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How bucking the drop-out narrative was key to my becoming a successful entrepreneur

From Branson and Gates to Zuckerberg and Jobs, the image of the successful entrepreneur who dropped out of school and nonetheless went on to find great success is as glamorous as it is ubiquitous. These “rebel entrepreneurs” almost make dropping out seem like a requirement for true maverick business cred.
It was briefly my story, too … but three months after I quit school in Grade 12, I was back in the classroom. And I don’t think I would have become an entrepreneur had I not reversed course. Everyone’s got their own style of learning, of course. But for newly minted entrepreneurs, romanticizing the “drop-out” narrative is probably as unhelpful as romanticizing the “stay-in-school” narrative.
For me, dropping out of school seemed like a good idea. Like many aspiring entrepreneurs, I had a hard time dealing with the structure of the classroom. The bells, the schedule, the rigid rules: they just weren’t for me. So at age 17, I impulsively walked into the principal’s office and quit. For the next few months, while my classmates were cracking the books, I was hauling lumber on a construction site in the dead of an Ottawa winter. It wasn’t exactly the wild and free creative lifestyle I had imagined.
After just a few months, I returned to school with my tail between my legs.
But I don’t regret my experience at all. Dropping out gave me a chance to see both sides of the coin and actually appreciate the value of an academic environment for entrepreneurs. In fact, it was pivotal in influencing my decision to go to university, which turned out to be the ultimate testing ground for my entrepreneurial ambitions.
I discovered how to sell ideas
In university, I finally found my educational groove. With much less structure than high school, I was able to do things at my own pace. I loved my political science courses at Bishop’s — I was, and still am, fascinated by the sale of ideas — but I also wound up taking every 101 class under the sun. I got a chance to explore different ideas, meet new people and find inspiration from mentors. Maybe it’s strange for a former high-school dropout to say but, as it turned out, I really loved school.
These days, I know a lot of fellow entrepreneurs who lament that they never went to college: an opportunity to, in essence, learn about human nature and what makes people, organizations and countries tick. You even see this these days in the renewed emphasis on including Arts in STEM education (now known as STEAM) to give students a more well-rounded experience. For me, this breadth of understanding, if only skin deep, has proven exceptionally useful in everything I’ve done since — a perspective I’d never have had if I’d been laser-focused on running a business from the get-go.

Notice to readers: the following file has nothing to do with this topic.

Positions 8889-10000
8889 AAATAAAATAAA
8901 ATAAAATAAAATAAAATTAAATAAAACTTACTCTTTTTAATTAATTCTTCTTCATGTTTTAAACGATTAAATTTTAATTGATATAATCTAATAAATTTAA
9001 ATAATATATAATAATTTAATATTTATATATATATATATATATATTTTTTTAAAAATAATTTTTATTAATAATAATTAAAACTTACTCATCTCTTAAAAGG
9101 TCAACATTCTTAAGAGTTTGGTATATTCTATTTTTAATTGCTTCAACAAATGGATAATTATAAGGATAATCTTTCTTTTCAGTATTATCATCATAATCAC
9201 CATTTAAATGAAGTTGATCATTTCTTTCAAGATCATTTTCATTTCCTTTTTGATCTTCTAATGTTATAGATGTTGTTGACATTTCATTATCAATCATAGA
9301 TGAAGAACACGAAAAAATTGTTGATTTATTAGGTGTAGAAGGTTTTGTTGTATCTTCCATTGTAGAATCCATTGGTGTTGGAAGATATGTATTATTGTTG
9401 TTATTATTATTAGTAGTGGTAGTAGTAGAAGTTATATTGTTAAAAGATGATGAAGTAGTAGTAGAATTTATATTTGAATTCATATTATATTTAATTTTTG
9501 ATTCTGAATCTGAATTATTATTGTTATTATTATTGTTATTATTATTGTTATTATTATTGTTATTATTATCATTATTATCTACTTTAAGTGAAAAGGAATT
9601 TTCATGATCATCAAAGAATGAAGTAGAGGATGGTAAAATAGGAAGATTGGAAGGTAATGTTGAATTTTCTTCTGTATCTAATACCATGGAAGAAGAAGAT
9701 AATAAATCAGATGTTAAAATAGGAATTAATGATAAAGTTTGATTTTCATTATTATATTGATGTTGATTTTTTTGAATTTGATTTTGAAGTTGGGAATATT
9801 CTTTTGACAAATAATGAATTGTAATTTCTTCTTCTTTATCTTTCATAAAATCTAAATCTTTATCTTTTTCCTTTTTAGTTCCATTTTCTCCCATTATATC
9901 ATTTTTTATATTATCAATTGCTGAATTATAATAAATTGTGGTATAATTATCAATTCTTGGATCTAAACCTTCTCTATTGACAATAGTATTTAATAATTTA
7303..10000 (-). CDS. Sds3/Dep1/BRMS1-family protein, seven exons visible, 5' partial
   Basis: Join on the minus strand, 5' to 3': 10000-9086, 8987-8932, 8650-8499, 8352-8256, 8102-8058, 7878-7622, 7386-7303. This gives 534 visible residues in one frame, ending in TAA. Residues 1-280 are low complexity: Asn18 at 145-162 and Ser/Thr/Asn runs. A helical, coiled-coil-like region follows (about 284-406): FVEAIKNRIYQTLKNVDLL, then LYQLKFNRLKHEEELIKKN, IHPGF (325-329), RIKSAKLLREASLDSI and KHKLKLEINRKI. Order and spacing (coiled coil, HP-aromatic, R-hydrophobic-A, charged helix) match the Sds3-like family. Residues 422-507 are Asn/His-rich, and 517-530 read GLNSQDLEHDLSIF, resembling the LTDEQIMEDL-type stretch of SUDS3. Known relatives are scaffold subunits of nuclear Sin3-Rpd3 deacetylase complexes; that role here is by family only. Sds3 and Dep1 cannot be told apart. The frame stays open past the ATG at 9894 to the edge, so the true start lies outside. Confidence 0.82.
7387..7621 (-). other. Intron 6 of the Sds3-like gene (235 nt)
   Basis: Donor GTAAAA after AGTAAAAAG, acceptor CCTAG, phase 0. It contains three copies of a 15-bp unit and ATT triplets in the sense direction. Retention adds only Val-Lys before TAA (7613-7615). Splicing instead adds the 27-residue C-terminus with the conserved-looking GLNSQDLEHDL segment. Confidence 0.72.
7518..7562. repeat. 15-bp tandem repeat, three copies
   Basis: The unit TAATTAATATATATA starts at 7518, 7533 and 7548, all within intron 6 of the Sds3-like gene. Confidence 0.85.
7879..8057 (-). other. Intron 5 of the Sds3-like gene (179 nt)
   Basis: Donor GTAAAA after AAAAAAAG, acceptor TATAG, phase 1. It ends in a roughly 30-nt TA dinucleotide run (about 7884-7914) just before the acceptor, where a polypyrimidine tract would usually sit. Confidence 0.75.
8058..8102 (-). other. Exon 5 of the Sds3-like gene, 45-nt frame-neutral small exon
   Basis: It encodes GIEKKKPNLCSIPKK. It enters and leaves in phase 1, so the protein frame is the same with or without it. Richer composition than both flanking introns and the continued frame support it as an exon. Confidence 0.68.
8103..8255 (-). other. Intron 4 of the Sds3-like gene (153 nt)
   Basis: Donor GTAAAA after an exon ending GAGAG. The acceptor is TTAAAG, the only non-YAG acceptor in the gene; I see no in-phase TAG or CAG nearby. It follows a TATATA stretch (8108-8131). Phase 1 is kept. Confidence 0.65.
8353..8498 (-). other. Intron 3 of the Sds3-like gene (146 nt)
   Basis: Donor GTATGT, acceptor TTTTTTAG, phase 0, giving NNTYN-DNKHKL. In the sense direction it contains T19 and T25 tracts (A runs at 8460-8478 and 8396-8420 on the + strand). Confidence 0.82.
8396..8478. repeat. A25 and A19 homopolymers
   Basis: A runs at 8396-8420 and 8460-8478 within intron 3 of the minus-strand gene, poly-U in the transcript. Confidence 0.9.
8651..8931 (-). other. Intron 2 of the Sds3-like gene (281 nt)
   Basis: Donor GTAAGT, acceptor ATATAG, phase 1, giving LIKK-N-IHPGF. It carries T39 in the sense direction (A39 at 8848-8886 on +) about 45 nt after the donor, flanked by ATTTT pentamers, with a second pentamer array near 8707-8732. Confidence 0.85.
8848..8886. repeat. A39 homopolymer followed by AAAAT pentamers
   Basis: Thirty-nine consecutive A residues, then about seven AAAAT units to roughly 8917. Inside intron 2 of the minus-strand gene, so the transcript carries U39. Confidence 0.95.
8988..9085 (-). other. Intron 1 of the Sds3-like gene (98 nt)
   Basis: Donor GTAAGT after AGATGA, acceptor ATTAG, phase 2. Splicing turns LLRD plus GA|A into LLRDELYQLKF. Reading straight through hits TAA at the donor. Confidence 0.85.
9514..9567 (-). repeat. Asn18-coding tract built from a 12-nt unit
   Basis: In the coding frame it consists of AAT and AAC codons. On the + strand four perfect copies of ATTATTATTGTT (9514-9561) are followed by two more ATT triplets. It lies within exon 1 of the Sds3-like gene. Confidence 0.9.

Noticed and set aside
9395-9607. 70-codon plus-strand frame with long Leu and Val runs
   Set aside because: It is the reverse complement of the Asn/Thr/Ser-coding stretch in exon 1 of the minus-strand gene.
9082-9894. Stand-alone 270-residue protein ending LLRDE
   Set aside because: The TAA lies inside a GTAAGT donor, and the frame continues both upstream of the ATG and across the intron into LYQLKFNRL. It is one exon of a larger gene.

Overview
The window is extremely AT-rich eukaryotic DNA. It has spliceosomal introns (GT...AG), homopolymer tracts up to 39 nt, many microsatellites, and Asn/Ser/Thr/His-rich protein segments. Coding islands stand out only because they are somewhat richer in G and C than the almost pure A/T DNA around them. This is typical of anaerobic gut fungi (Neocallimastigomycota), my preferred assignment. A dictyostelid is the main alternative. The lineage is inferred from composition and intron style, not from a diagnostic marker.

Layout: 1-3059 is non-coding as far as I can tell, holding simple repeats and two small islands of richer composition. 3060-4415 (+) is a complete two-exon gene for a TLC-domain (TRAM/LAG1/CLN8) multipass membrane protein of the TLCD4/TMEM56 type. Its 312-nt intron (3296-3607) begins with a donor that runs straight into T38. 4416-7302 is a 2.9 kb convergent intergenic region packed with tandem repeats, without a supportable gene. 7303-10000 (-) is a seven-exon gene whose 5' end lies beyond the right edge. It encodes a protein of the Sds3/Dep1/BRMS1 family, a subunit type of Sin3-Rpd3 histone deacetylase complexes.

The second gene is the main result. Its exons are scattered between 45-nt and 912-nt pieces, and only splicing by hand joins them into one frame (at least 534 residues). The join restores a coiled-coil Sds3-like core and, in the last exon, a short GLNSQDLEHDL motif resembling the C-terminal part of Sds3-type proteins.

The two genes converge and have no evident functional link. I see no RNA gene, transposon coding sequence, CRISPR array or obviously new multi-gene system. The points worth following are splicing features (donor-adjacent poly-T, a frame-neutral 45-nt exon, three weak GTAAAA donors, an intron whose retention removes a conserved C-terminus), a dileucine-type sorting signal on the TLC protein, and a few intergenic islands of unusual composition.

School was a perfect ‘beta test’ for businessInterestingly, while college afforded me a great way to learn about the world, it was also an unexpected education in entrepreneurship — campus turned out to be an amazing place to beta test my business sense. Looking for a way to pay for school one semester, I printed a bunch of parody-slogan shirts inspired by my university’s name (like “Bo Knows Bishop’s,” for anyone who remembers the Bo Jackson mania of the late ’80s) and set out on the first day of class armed with 400 tees. It was a small, low-risk investment, and I walked into a captive market filled with eager customers; I sold out in three hours.
I kept this t-shirt business going for the rest of college, branching out into gear for the rugby team and special orders for clubs. I even wound up hiring my roommate to help me keep up with the demand. The money I earned removed the financial stress of school. More important, though, I was able to hone my entrepreneurial skills with each passing semester. I got real-life lessons in managing inventory, marketing, design and collaboration.
‘Safe’ experiments helped me become an entrepreneurIn the end, I got two educations — one in academics and another in entrepreneurship. And it was the freedom to experiment with business in a low-risk environment that helped me take bigger risks down the line. This all proved integral when I started my own business, Coastal Contacts (called Clearly Contacts in Canada), which became the leading online eyewear retailer and ultimately sold for $450 million.
In contrast to the many rebel entrepreneur stories out there, I guess mine is rather tame: I dropped out, and then dropped right back in again. In the end, there’s no right or wrong way to become an entrepreneur. But I’d like to put a vote in for gathering as many data points as possible before taking the plunge. For me, at least, I’m sure that success came down to the cumulative education I got in the classroom, and outside it.


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